Flowers in midsummer, from December to February.
The striking red mitre aloe, so named because of its resemblance to a bishop’s ceremonial headgear, is abundant on a rocky koppie on the Aalwynkop trail.
Flowers from December to February/March.
Also known as Volstruisie (little ostrich) in Afrikaans, alluding to the resemblance of the clustered flowers to a clutch of ostrich eggs, this fynbos shrub is a Cape endemic. It has clusters of fluffy white pompom-like flower heads that open soon after the first rains, and knobby fruits all year round.
Flowers from late autumn to winter, March to June.
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Commonly known as Basterboegoe or false buchu, this shrub’s leaves release a citrus scent when crushed. It bears a profusion of star-shaped purple, pink or white flowers.
Flowers from mid-autumn to early spring, May to September.
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The Brown Afrikaner grows mainly on clay slopes and ranges from drab yellow to lilac in colour. It releases its strong, sweet scent both day and night.
Flowers in May/June.
Winter to Spring Flowering
Not dissimilar in appearance to the Little Painted Lady, with delicate white or pink flowers streaked with red on the lower tepals, this little gladiolus has popped up all over the place after the fires. The origin of its Afrikaans name lapmuis (cloth mouse) is a mystery to me. If you have any ideas, let me know on Facebook.
Flowers mainly from June to October.
One of the Ground Proteas (‘acaulos’ means ‘without stem’), its unusual flowers have an even more unusual smell: rising bread. The pungent, yeasty smell attracts its pollinators, which are – amazingly – mice and other rodents. Rodent pollinators are an exceptionally rare event in botany but reasonably well-established in fynbos. Mont Rochelle is a great place to see these.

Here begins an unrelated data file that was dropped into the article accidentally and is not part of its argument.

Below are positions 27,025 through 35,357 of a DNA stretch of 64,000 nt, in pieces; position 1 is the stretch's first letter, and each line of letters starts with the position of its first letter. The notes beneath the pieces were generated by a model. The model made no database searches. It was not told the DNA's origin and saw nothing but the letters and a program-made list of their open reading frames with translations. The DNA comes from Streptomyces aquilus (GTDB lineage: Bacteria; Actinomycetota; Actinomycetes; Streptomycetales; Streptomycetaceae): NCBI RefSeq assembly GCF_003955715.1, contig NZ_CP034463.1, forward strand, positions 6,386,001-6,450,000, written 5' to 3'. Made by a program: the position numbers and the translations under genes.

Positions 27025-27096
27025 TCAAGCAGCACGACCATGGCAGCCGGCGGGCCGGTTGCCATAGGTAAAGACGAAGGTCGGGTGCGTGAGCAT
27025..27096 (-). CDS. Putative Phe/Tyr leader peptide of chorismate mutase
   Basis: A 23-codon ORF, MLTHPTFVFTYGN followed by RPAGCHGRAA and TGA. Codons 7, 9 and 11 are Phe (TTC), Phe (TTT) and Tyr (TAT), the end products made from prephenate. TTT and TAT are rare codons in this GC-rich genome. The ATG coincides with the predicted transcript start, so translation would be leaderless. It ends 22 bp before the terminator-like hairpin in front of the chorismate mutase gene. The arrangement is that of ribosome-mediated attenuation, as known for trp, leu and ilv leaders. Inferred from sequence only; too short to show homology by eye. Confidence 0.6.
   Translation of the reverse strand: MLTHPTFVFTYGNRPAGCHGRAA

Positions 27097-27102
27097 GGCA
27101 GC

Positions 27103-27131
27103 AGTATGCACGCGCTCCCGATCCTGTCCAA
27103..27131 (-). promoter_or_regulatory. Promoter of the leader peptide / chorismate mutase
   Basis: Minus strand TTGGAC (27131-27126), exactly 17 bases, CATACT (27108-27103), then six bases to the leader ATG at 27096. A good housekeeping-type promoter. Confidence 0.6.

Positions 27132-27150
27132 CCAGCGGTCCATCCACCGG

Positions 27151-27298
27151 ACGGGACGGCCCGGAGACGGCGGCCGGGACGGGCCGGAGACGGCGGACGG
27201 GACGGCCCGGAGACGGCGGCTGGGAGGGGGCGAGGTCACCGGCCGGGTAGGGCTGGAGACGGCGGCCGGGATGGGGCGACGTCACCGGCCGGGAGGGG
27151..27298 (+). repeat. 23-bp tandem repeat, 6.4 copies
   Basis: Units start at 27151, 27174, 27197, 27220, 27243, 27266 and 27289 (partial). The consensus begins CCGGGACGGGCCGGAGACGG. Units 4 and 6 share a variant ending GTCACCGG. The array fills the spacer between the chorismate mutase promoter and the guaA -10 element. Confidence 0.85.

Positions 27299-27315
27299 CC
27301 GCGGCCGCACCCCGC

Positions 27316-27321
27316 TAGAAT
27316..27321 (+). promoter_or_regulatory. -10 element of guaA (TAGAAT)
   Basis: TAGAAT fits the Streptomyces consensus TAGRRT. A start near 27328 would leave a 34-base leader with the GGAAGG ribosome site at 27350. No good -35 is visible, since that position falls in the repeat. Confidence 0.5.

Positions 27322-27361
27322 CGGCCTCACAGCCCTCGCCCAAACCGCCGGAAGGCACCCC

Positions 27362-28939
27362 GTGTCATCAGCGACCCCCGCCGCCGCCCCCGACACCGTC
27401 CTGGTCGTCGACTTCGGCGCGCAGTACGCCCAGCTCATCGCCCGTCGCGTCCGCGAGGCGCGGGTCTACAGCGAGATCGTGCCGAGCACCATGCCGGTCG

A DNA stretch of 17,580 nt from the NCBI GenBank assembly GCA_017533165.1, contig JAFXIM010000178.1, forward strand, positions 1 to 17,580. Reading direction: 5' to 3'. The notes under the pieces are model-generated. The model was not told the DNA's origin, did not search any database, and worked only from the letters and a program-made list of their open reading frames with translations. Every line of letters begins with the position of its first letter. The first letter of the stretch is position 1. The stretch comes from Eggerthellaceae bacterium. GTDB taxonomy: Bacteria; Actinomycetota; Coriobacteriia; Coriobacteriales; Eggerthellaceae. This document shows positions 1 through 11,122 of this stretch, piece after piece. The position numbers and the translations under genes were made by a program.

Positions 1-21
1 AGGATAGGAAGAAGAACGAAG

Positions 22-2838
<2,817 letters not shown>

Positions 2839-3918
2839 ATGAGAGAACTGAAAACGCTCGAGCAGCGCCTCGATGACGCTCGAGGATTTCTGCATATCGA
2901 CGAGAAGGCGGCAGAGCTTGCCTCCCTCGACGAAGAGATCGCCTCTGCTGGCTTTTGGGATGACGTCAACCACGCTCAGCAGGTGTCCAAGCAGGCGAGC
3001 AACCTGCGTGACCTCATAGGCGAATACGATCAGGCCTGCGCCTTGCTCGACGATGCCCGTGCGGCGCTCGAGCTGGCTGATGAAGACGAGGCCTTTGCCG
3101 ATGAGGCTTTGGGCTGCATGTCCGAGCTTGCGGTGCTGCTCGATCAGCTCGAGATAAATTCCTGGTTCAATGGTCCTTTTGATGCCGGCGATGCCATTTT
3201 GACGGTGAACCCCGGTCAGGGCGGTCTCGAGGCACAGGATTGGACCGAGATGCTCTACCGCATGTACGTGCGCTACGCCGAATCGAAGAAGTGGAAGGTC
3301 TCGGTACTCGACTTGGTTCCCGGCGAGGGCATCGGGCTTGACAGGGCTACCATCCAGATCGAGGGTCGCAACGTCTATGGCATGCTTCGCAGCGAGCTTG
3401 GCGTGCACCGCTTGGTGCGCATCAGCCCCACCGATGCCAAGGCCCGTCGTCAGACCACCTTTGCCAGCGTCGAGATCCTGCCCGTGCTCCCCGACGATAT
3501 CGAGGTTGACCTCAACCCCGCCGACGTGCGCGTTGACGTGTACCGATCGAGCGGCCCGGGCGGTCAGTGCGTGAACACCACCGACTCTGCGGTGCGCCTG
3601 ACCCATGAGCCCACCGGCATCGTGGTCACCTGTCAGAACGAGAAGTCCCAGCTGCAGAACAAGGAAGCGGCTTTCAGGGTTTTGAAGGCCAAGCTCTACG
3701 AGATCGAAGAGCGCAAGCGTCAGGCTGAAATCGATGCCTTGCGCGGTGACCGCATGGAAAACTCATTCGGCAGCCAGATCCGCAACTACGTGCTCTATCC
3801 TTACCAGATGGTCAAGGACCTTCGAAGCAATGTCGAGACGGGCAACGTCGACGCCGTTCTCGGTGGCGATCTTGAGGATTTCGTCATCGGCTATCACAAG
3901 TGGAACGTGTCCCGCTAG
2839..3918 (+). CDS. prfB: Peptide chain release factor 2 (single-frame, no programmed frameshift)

Flowers from June to November.
This particular plant encapsulates the First Law of Fynbos: Afrikaans has better names for plants than English. The ever-sticky Sundew is a Snot Rose in Afrikaans and one of several carnivorous plants in fynbos; its sticky leaves trap insects, which then die and are converted into nutrients for the plant. Growing on sandy slopes or temporary seeps, it produces purple, mauve, yellow, red or white flowers with a characteristic dark green eye. Drosera gets its name from the Greek word, droseros, meaning dewy and refers to the sticky dew-like excretions its leaves produce.
Flowers around August/September.
The King Protea knocked the Sugarbush off its perch as South Africa’s national flower in 1976 and is a classic resprouter, growing back thick and green after it has been razed by fire. Its big flowers contain diverse communities of insects. The flower bud of Protea cynaroides resembles that of the globe artichoke (Cynara scolymus), which led the Swedish botanist Carl Linnaeus, who devised a classification for living organisms based on the level of similarity between them, to give it the species name cynaroides.
The Common Sugarbush is abundant in the reserve. The flowers produce a lot of nectar, which attracts birds and bees. Before sugar cane was grown in Natal, this was a source of local sugar. Simply turn the flower head upside down when it is in bloom and sugar water will drain out, as sweet as a cool drink. It was also used to make cough syrup palatable.
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Words Fiona McIntosh
Photography Siegfried Schäfer; Dominic Chadbon; Fiona McIntosh